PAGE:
When it comes to money, women really have come a long way. But on average, women’s financial experiences are still different from men’s. Change won’t happen overnight, but in the meantime women can still support and learn from each other
1. Educate Yourself
Before diving into strategies to build a solid financial foundation, carve out some time to learn about money management and investing. According to a 2018 survey, women, on average, are less comfortable making retirement investment decisions, and they exhibit lower levels of financial literacy compared to men. Just 32% of women with a bachelor’s degree are comfortable managing their own investments.
If you’re among those who don’t, you can begin to overcome some of your discomfort by educating yourself. Read books and articles, and contact your financial institution or local nonprofits to ask about free educational resources that may be available to you. You may also want to search on social media for relevant groups to join or people to follow to up your knowledge about personal finance.
If you get overwhelmed or confused while studying, you may want to ask a professional for help. It could be the difference between improving your financial health and continuing to struggle with building an emergency fund, managing your debts, saving for retirement, or reaching goals you have.
2. Prepare a monthly Budget
Every good financial plan starts with a budget. Work backwards and calculate how much you need for bills, groceries, school fees, rent, and other expenses. Add a small miscellaneous amount to this. Create a monthly expense sheet and set it in stone. Allocate the rest of your money for an emergency fund, travel fund, savings, etc. depending on your needs.
Plan your expenses for a given period and monitor if you have spent more than you originally planned. At the end of the month, make the necessary adjustments to optimize it; daily follow-up can help you save up to 15%.
3. Manage your own Money
It may seem slightly tedious, but learn to manage your own money. It may seem natural to pass on money decisions to one’s father or brother or husband, especially in Indian society. Do not do this. There are resources online where you can learn the basics of money management. Do not give up power to anyone else. You can definitely consult family members, but make your own decisions and maintain a separate bank account.
4. Set Financial Goals
When you set goals for every area of your finances, you give yourself concrete targets to work toward. This exercise also provides you with a starting point, and you can flesh out the necessary steps to make your goals a reality. When setting financial goals, think about what excites you, and then set realistic targets that will motivate you to keep going if the road gets a bit rocky.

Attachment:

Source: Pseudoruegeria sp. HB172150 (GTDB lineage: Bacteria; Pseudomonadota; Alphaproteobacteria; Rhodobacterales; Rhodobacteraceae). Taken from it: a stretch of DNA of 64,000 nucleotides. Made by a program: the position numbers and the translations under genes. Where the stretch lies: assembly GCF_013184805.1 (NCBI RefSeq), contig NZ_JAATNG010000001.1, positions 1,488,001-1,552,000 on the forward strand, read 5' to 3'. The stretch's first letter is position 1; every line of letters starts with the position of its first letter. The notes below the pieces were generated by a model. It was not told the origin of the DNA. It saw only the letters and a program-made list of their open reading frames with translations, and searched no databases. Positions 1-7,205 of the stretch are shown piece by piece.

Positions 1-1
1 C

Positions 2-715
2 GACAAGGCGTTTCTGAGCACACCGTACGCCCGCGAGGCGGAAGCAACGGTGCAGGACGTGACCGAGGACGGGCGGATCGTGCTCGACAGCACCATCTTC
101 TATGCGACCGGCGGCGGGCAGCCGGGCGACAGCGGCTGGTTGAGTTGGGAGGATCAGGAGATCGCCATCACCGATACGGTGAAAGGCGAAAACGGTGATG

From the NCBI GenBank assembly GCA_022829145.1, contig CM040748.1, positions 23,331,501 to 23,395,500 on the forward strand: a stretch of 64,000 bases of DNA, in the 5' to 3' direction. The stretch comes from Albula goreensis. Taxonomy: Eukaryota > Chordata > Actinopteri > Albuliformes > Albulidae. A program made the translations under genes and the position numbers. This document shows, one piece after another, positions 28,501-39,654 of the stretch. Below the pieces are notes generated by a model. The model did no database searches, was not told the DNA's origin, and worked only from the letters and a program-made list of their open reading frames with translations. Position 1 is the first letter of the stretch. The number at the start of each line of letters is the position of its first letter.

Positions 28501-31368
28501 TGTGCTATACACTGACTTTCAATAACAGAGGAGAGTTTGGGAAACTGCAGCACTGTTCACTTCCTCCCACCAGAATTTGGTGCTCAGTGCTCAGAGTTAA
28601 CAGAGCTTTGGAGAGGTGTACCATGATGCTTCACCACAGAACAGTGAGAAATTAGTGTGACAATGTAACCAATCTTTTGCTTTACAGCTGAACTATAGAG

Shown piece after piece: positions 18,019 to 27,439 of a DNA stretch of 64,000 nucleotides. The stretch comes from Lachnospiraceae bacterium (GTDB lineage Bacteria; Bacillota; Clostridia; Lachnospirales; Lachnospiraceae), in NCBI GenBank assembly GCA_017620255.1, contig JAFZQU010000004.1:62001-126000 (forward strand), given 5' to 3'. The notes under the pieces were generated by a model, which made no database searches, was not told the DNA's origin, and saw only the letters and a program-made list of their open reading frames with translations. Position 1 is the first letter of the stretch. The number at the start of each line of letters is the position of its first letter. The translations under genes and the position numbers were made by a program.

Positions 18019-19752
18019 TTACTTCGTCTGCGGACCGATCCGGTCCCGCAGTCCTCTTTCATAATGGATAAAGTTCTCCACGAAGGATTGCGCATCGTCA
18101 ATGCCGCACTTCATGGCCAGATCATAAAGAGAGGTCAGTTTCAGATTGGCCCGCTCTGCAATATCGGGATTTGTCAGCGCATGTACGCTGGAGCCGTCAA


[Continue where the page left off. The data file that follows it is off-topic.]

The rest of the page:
It’s essential to have both short-term and long-term goals. Short-term goals are objectives you can achieve within one year and that give you those small wins that propel you to move forward, like a new piece of furniture or a weekend getaway. Long-term goals, like saving for retirement or building your child’s college fund, require more effort, and could take several years to achieve. Be mindful that goals sometimes change over time. So, be sure to revisit your list of goals at least once per quarter and make adjustments based on where you are in your life with your finances.
5. Build an Emergency Fund
Now that you have a financial plan, it’s a good idea to build an emergency fund to cover any unexpected expenses. Experts often recommend having at least 3 months’ of living costs tucked away in a saving accounts. If you don’t have anything saved, now could be a great time to start. If you can’t afford to save large lump sums, that’s fine. Putting small amounts every month could help you build a decent pot of cash. And if you think you may forget and miss a payment, just automate the process by setting up a standing order or Direct Debit. This will help you build your emergency fund without you realising it.
6. Make a plan to repay Debt
This is crucial if you want to be debt-free. Whether it is a home loan, car loan, or business loan, figure out how you can repay it at the earliest. You can set aside an amount every month in addition to the EMIs you pay. For example, if your house EMI is Rs 50,000, try to put aside another Rs 10,000 a month. In a year you would have saved Rs 1, 20,000, plus some interest if you invested the same. You can use this amount to prepay the house loan, shaving almost three months off your repayment plan.
7. Consider Investing your Money
Saving money is a sensible thing to do, but it may not always be the most suitable option when it comes to building wealth over the long-term as the value of your savings could be affected by inflation. We talk about inflation when the cost of goods and services rise over time. Things get more expensive and if your income doesn’t grow as fast as inflation, you’ll be losing some purchasing power.
8. Savings for Family Vs Needs
Always keep emergency funds so that you do not need to dig into long term investments for emergencies as the opportunity cost for early term withdrawal is very high. Saving is something which is a value to be inculcated in all youngsters even before they start earning as this is what teaches them the concept of ‘Value of money’, so that the millennials also start thinking about saving.
9. Make a Retirement Plan
Invest in a plan that will take care of all your needs. Do not rely on anyone – no, not even your children. It’s great if they help, but build a safety net if they don’t. Do not give away your home or precious belongings to your kids just yet; you can always leave it to them in your will. Invest in a monthly income plan and build a corpus for your retirement phase. This will ensure you have an income every month, say 40 years from now, and will be financially independent.